Fuels also include a metal hydride such as sodium borohydride (NaBH4) and water, discussed above, and the low pressure, low temperature produced by such reaction. Fuels further include hydrocarbon fuels, which include, but are not limited to, butane, kerosene, alcohol and natural gas, disclosed in U.S. published patent application No. 2003/0096150, entitled “Liquid Hereto-Interface Fuel Cell Device,” published on May 22, 2003, which is incorporated herein by reference in its entirety. Fuels also include liquid oxidants that react with fuels. The present invention is, therefore, not limited to any type of fuels, electrolytic solutions, oxidant solutions or liquids or solids contained in the supply or otherwise used by the fuel cell system. The term “fuel” as used herein includes all fuels that can be reacted in fuel cells or in the fuel supply, and includes, but is not limited to, all of the above suitable fuels, electrolytic solutions, oxidant solutions, gaseous, liquids, solids and/or chemicals and mixtures thereof.

As used herein, the term “fuel supply” includes, but is not limited to, disposable cartridges, refillable/reusable cartridges, containers, cartridges that reside inside the electronic device, removable cartridges, cartridges that are outside of the electronic device, fuel tanks, fuel refilling tanks, other containers that store fuel and the tubings connected to the fuel tanks and containers. While a cartridge is described below in conjunction with the exemplary embodiments of the present invention, it is noted that these embodiments are also applicable to other fuel supplies and the present invention is not limited to any particular type of fuel supplies.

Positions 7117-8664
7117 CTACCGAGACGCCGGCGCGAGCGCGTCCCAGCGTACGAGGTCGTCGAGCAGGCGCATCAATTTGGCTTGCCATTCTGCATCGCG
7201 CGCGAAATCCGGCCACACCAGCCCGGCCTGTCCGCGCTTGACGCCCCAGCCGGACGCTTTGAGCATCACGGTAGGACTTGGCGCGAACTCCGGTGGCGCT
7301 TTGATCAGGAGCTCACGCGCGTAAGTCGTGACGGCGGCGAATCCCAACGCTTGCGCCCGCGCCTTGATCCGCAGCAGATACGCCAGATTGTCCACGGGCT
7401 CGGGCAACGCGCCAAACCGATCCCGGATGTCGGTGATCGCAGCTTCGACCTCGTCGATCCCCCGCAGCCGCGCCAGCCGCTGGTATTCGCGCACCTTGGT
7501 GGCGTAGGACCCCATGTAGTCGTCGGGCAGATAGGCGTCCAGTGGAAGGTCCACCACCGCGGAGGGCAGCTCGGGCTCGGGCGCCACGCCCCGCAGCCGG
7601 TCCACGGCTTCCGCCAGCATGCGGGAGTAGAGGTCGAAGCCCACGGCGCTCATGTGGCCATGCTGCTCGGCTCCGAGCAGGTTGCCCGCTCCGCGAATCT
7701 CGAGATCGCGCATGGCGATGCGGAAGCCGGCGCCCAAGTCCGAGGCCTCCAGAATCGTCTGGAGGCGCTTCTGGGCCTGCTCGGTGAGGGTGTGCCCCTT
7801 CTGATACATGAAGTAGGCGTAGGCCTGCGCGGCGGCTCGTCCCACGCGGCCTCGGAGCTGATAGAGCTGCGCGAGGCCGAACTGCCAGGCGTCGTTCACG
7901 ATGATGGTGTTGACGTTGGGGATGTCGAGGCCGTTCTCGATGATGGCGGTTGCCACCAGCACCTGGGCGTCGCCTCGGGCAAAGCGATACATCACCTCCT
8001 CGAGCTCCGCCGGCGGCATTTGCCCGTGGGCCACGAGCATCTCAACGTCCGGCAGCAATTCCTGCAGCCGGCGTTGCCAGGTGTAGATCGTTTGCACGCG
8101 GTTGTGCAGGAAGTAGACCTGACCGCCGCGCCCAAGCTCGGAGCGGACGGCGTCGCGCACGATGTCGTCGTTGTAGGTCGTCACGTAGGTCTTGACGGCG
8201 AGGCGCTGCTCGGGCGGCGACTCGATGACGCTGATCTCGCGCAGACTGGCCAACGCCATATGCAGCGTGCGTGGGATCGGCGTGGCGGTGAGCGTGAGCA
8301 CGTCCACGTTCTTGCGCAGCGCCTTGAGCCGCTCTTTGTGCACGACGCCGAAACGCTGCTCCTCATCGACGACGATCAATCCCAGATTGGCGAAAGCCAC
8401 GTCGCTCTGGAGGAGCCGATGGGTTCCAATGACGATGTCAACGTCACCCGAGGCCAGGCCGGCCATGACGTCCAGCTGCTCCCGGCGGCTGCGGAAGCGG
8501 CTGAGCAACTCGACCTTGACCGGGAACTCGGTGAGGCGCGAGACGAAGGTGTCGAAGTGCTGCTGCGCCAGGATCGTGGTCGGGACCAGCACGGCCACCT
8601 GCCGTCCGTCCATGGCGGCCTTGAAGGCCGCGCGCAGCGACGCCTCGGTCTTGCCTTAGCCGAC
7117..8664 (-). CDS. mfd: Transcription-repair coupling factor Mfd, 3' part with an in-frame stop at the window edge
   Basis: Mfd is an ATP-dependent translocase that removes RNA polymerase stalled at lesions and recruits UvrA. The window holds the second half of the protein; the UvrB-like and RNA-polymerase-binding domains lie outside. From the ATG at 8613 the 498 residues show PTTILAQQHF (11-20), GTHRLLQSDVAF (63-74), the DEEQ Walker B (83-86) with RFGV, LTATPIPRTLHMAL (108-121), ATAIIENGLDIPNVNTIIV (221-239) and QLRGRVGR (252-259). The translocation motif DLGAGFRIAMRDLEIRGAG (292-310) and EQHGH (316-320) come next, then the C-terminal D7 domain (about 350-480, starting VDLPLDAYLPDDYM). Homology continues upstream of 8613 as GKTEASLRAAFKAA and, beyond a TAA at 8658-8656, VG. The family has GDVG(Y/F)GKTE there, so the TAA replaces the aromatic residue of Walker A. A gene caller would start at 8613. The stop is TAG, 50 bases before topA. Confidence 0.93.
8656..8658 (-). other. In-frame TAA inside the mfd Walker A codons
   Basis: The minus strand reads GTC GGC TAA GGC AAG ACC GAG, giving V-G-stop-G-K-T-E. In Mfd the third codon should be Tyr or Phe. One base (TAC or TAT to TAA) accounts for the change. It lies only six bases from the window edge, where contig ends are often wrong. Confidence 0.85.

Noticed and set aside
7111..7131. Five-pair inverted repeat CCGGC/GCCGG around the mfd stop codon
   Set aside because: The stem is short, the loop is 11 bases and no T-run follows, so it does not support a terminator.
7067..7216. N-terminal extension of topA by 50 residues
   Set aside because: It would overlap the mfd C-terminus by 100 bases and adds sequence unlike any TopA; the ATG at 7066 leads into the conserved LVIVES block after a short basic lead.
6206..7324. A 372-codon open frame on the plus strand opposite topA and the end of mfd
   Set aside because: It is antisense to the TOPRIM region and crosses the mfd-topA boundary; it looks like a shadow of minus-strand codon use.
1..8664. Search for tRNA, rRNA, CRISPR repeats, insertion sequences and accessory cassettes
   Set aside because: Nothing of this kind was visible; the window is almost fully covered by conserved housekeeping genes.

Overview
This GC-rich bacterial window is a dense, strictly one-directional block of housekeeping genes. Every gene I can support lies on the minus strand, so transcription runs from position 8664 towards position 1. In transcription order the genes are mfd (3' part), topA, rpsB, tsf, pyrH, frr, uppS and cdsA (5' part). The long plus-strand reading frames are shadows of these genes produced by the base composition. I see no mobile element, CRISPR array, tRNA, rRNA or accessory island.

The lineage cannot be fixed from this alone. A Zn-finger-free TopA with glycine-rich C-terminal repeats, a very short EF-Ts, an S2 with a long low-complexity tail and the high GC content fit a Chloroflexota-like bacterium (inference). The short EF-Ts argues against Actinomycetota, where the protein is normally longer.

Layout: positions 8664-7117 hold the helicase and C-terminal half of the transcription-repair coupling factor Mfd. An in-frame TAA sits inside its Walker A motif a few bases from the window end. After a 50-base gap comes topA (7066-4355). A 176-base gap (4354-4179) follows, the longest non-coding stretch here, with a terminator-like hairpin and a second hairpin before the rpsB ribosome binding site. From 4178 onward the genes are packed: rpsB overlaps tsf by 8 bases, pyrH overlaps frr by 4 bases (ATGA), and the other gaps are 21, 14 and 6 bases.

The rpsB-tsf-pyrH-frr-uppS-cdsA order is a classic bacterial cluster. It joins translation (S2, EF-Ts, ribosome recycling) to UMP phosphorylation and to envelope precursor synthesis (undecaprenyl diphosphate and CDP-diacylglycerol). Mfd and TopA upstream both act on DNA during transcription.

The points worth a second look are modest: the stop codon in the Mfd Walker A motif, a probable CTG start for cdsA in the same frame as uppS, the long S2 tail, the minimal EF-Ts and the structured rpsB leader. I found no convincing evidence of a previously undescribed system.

The fuel supply of the present invention can also be used to store fuels that are not used in fuel cells. These applications include, but are not limited to, storing hydrocarbons and hydrogen fuels for micro gas-turbine engine built on silicon chips, discussed in “Here Come the Microengines,” published in The Industrial Physicist (December 2001/January 2002), at pp. 20-25. As used in the present application, the term “fuel cell” also includes microengines. Other applications include storing traditional fuels for internal combustion engines, and hydrocarbons, such as butane for pocket and utility lighters and liquid propane.

When a liquid fuel, such as methanol, is stored in a fuel container, pressure builds within the container over time. The internal pressure can be caused by a number of factors including partial vapor pressure from the fuel in the gaseous state.